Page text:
“War of the Worlds” 1938 Radio Broadcast
The broadcast aired on Halloween in 1938. One thing I noted was the constant return to very upbeat and soothing music throughout the broadcast. From my understanding, the radio show was live, so effects were employed to make it seem that interviews were happening in other places. For example, the first interview was supposed to take place in a professors office space where the ticking of a clock was heard. The second interview supposedly took place outside in New Jersey. There were wind effects and the sounds of people nearby. This made it sound like the interviewer was outside with a crowd of people who were onlookers to this object which fell on a farm. The broadcaster also used the fact that it was only sound to set the stage and create the desired atmosphere. He described the locations, what he was “seeing” and “hearing,” and how people were reacting to the events he was describing. It was a masterful feat at storytelling through radio.
I can understand how people thought this was really happening. The Grover’s Mill attack was very convincing. It helped to have so-called experts reporting about the alien beings. The use of bulletins from reputable agencies also helped increase the reality of the broadcast. I’m surprised at some of the strong language for 1938 such as mention of a “charred body” being identified at the hospital. It is funny that the public believed a machine gun could hurt these Martian invaders.
Ira Glass Part I
Ira Glass speaks about the elements of the story. One part that stuck with me was the question of where to start a story? Do you start at the action? Or, do you start at the part before the action? Through his most basic story about the man who wakes up to unusual quiet, Ira shows us how the most mundane thing can become suspenseful if told correctly. My second takeaway from Part I is the idea that the story has to have a point. The actions must lead somewhere. Otherwise, what is the point? This is probably the most challenging part of storytelling.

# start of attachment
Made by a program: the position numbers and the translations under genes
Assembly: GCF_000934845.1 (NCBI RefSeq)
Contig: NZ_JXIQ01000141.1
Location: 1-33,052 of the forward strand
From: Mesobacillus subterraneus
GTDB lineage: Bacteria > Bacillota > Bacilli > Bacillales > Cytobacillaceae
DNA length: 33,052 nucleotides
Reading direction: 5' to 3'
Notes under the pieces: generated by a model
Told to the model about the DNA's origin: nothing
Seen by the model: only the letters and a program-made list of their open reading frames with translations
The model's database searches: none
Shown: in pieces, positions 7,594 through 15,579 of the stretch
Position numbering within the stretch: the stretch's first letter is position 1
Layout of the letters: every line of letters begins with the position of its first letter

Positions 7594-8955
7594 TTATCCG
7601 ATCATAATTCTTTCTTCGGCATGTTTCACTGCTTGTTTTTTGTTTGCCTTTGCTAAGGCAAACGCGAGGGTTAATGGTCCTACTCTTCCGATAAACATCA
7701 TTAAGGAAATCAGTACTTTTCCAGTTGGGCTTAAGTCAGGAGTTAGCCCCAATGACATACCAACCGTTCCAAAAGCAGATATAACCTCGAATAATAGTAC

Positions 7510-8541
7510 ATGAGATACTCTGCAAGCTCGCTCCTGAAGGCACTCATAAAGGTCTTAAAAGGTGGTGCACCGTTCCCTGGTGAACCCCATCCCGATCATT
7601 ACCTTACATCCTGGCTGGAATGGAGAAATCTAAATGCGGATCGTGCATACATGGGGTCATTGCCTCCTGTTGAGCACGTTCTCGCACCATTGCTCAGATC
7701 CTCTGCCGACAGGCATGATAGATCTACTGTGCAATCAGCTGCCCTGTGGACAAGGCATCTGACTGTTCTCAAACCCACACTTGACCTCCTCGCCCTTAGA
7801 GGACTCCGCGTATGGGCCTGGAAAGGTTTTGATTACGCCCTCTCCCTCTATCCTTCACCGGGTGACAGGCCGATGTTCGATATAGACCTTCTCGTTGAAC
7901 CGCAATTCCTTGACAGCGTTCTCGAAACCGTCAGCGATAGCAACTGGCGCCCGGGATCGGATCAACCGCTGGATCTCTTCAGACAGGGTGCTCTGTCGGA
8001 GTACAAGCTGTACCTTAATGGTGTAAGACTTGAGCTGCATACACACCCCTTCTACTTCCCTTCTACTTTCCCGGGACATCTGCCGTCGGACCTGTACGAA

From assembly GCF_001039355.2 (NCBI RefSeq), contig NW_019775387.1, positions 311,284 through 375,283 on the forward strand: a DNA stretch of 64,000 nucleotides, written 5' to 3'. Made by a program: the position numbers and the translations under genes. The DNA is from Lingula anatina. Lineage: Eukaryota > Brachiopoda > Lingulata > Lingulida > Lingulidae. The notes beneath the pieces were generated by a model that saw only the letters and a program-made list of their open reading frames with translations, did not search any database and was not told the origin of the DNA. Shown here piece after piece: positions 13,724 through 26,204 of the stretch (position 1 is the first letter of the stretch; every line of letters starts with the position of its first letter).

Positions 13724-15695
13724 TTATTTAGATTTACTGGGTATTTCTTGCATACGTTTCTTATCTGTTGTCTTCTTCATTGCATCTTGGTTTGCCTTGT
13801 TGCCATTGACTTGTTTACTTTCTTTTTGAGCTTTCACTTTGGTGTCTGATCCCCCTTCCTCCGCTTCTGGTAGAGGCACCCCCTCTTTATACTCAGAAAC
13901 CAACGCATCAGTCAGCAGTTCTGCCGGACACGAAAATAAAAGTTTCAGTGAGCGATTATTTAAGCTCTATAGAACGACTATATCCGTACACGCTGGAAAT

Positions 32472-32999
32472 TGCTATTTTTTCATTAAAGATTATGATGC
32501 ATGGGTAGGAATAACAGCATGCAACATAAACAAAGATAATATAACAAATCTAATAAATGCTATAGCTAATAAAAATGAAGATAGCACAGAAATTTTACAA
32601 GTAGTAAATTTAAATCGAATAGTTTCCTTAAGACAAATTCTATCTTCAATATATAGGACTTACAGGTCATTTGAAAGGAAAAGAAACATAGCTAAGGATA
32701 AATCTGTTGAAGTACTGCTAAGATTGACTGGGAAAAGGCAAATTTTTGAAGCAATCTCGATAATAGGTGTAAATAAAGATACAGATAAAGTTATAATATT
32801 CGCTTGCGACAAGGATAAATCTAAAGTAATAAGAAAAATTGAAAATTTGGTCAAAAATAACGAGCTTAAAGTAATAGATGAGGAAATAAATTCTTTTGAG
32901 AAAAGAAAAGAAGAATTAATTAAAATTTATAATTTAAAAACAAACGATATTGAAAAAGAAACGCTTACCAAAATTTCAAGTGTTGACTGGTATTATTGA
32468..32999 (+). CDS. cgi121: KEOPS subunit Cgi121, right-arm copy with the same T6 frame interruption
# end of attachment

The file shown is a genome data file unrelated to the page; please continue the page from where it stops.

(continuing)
Ira Glass Part II
Ira Glass speaks about finding a great story. He said that finding a great story is more time-consuming than telling the story. The most important takeaway here for me is that I will go through a lot of recording to get to a good story. I struggle with this. Often, I don’t bother to record anything because I recognize that it is going to take a lot of film time, audio time, and editing. And, a lot of the time, it feels wasteful.
Overall, I think that sound production is quite difficult. I prefer those content creators who use minimally produced content with little sound and rough, uncut video. Having sensitive hearing, sound effects bother me. Listening to the “War of the Worlds” radio broadcast made my skin crawl because of the tinny sound of everything. Stuff like that is difficult for me. I understand how others require sound effects and such to create a mood or foreshadow events. I’m probably not going to be as good at that because erroneous sounds are painful to my ears. The challenge for me is to find sound effects and music which are at a tone that doesn’t make my ears bleed!